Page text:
Remember, you want to walk a delicate balance between getting as much data as possible while maintaining consistency. If you usually send your weekly newsletter on Mondays at 9 am and plan to test a new newsletter format, conduct your test on a Monday at 9 am as well. Otherwise, you’ll have issues comparing your results with previous ones.
Step 6: Decide on a duration for your test
It can be enticing to decide you only need two hours to test your new email and send the best variation to your entire list. It might be accurate, but ultimately, it’s not up to you.
The sample size calculation determines the test duration and how quickly subscribers interact with your emails. If you have a large sample size, you need to go through and test conversions. You may have to wait a couple of days to get data-driven conclusions.
It ain’t over ‘til it’s over
Test duration is one of the factors that influence the accuracy of your test results. So, once you’ve set an A/B test’s run time, it’s best to let it run.
Avoid the temptation to declare a winner as soon as you start to see one variant pull ahead. Rushing to a conclusion can cause you to draw an incorrect one.
Metrics don’t arrive at a neat and even rate. Maybe your early email openers had a distinct preference that later openers didn’t. Plus, an early call reduces your sample size by cutting off late openers. You set your duration and sample size for a reason. Stick with your decision.
Keep this in mind the next time you run a “real-time A/B winner” test.
Step 7: Evaluate your results
Once your test has run, you’ll have some data to explore. You can look at the performance of both the winning and losing emails to get insights into how your audience responded.
If you’ve found a significant difference between variants, you may want to send it to your entire list. Then, you can compare the email’s “full list” performance against its performance with your sample group.
Did the full mailing perform as expected?
If not, you may want to investigate whether a Type I or Type II error occurred and look for other variables that might have caused the difference.
You’ll also have the other metrics you collected. Add these to your data repository, so they are accessible to other teams in your organization to expand your knowledge base and your competitive advantage.
One final significance check
Before changing your email strategy based on this new data, though, you probably want to be sure your A/B test produced statistically significant results.
You can check up on your test’s relevance by performing a t-test comparing the mean for each of your variants. This test is conducted after the fact and uses the actual performance of each email during the A/B test.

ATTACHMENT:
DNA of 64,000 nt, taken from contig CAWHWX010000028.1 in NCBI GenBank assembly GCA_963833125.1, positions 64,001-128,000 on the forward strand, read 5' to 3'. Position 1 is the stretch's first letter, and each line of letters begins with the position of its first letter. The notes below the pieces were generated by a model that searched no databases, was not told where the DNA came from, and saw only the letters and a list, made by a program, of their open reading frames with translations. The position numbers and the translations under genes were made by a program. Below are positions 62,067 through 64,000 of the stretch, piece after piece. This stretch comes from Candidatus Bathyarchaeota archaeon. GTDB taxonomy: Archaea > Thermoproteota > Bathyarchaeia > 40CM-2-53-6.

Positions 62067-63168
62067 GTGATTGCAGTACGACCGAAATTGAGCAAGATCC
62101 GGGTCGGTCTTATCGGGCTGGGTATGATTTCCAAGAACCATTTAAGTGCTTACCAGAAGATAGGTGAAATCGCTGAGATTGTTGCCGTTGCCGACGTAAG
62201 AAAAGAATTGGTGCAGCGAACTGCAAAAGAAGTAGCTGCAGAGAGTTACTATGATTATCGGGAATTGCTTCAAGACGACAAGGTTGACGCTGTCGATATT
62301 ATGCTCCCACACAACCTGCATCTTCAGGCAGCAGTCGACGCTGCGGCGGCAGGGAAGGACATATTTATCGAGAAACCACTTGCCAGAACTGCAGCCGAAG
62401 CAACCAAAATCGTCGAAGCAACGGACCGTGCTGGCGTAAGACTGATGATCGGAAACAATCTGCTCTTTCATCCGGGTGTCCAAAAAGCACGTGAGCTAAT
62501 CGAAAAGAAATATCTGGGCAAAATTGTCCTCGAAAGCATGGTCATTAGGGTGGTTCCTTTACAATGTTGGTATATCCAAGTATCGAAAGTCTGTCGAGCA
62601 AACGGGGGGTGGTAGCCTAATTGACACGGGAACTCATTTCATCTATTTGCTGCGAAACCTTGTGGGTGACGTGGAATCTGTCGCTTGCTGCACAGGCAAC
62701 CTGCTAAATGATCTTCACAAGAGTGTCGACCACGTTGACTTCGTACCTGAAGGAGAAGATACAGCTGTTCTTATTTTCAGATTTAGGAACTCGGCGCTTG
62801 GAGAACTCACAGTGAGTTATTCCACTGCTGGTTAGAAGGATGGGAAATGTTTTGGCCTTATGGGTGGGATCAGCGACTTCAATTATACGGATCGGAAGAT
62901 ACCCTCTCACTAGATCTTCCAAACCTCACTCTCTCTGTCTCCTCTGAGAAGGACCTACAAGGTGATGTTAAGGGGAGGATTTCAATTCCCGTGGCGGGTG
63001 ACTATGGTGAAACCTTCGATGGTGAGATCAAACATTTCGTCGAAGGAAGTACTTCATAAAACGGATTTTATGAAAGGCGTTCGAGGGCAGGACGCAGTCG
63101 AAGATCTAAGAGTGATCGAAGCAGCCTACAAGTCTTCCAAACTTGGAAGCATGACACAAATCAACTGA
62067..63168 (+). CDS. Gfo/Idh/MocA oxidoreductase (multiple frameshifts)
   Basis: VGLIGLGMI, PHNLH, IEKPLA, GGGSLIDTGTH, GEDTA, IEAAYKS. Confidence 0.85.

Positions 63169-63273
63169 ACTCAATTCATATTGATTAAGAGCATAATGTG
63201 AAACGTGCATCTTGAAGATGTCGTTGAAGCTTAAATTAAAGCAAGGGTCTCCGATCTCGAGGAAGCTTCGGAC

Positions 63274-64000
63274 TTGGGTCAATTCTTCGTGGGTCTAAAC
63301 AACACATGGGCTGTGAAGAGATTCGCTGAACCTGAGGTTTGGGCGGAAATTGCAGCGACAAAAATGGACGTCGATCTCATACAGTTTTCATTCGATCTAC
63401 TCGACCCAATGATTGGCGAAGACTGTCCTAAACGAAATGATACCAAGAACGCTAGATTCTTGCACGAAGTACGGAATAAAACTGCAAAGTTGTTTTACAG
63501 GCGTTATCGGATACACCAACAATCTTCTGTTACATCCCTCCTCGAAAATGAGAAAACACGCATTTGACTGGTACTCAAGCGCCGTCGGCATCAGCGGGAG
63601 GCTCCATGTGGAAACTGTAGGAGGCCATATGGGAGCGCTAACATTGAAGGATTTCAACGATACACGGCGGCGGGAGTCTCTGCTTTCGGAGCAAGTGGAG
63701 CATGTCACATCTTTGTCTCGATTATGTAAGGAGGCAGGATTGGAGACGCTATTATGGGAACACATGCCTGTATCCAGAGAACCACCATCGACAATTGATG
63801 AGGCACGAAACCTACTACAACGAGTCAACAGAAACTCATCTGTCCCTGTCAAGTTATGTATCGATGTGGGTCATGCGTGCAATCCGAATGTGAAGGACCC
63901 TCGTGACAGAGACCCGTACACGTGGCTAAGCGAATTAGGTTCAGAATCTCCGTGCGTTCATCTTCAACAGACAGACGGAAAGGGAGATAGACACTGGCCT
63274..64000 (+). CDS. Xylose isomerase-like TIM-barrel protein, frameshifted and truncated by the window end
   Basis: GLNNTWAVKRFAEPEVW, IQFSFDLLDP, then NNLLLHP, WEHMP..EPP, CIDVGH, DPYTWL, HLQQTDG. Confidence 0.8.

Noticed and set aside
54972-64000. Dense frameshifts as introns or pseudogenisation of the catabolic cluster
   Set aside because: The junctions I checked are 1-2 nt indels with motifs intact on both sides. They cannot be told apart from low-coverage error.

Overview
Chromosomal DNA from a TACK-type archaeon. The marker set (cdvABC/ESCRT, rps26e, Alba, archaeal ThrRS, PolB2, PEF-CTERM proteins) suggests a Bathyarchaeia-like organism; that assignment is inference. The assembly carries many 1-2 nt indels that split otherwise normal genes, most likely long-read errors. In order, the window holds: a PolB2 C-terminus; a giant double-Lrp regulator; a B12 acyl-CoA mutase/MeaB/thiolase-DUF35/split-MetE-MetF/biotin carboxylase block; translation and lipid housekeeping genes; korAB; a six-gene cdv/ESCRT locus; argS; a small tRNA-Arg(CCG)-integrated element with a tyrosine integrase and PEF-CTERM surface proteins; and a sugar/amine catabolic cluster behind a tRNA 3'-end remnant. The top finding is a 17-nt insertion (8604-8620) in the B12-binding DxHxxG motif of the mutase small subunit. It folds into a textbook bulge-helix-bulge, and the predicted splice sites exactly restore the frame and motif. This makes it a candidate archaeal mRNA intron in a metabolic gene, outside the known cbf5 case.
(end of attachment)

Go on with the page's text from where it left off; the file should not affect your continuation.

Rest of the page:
If you conducted an A/B/n test, you’d need to use an Analysis of variance (ANOVA) test for your post-test evaluation. A one-way ANOVA test can compare three or more data sets and identify the relationships between them.
This One-way ANOVA calculator from Social Science statistics can help you complete your analysis.
Step 8: Apply what you’ve learned
You had an idea, you tested it, and now you have the results. Now, it’s time to use the information you’ve gained to advance your email campaigns to the next level.
Will you make a change or stick with the status quo?
Continue to observe the performance of emails that implement any changes (and those that don’t) and use this information to decide whether the test strategy should be extended to other email campaigns or audience segments.
As you continue to implement changes, record your observations. As always, share this information with the rest of your organization so they can learn more about your audience’s unique preferences, too.
Step 9: Continue performing new tests and revalidating past results
One thing you can be sure of as an email marketer is that consumer behavior is constantly changing. Keep working through your list of email A/B testing priorities to stay on top of your subscribers’ preferences.
Also, keep track of your past winners and losers. What didn’t work last year might be a winner now. To make sure you aren’t missing out on opportunities to increase your revenue, pull out your past email tests and rerun them to revalidate and update your findings.
And, if you need help deciding what to test next, pay a visit to the Ongage blog. We write about the latest trends in email marketing in articles like this one about how to take your email personalization beyond just naming names.
#7 Let’s summarize your email A/B testing best practices via a quick list
- Isolate a single variable for each test.
- Select random sample groups from your active subscriber list.
- Make sure your null hypothesis is clear and based on sound observations.
- Use adequate sample and effect sizes to ensure statistical significance.
- Don’t stop your test early.
- Use post-test evaluations to validate your test results.
- Incorporate regular A/B testing into your email marketing strategy.
Happy A/B testing to all us humano hoc probat!